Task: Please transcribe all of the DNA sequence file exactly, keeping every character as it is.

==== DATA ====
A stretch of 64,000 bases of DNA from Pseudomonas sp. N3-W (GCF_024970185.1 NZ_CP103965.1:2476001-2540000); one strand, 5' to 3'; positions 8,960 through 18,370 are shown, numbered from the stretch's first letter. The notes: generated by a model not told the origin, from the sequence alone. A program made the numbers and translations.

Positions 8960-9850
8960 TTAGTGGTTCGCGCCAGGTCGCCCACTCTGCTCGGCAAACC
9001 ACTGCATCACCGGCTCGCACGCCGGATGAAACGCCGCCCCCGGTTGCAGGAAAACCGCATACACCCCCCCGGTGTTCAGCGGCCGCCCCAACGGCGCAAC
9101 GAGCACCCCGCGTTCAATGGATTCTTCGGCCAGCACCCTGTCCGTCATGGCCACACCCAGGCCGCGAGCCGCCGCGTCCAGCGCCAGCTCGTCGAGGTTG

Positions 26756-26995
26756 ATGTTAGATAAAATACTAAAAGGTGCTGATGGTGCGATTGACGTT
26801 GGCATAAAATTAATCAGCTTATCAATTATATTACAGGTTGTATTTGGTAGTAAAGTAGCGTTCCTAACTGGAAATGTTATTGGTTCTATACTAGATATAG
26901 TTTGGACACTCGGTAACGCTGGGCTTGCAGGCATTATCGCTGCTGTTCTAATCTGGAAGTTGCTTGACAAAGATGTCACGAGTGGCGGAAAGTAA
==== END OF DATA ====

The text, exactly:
A stretch of 64,000 bases of DNA from Pseudomonas sp. N3-W (GCF_024970185.1 NZ_CP103965.1:2476001-2540000); one strand, 5' to 3'; positions 8,960 through 18,370 are shown, numbered from the stretch's first letter. The notes: generated by a model not told the origin, from the sequence alone. A program made the numbers and translations.

Positions 8960-9850
8960 TTAGTGGTTCGCGCCAGGTCGCCCACTCTGCTCGGCAAACC
9001 ACTGCATCACCGGCTCGCACGCCGGATGAAACGCCGCCCCCGGTTGCAGGAAAACCGCATACACCCCCCCGGTGTTCAGCGGCCGCCCCAACGGCGCAAC
9101 GAGCACCCCGCGTTCAATGGATTCTTCGGCCAGCACCCTGTCCGTCATGGCCACACCCAGGCCGCGAGCCGCCGCGTCCAGCGCCAGCTCGTCGAGGTTG

Positions 26756-26995
26756 ATGTTAGATAAAATACTAAAAGGTGCTGATGGTGCGATTGACGTT
26801 GGCATAAAATTAATCAGCTTATCAATTATATTACAGGTTGTATTTGGTAGTAAAGTAGCGTTCCTAACTGGAAATGTTATTGGTTCTATACTAGATATAG
26901 TTTGGACACTCGGTAACGCTGGGCTTGCAGGCATTATCGCTGCTGTTCTAATCTGGAAGTTGCTTGACAAAGATGTCACGAGTGGCGGAAAGTAA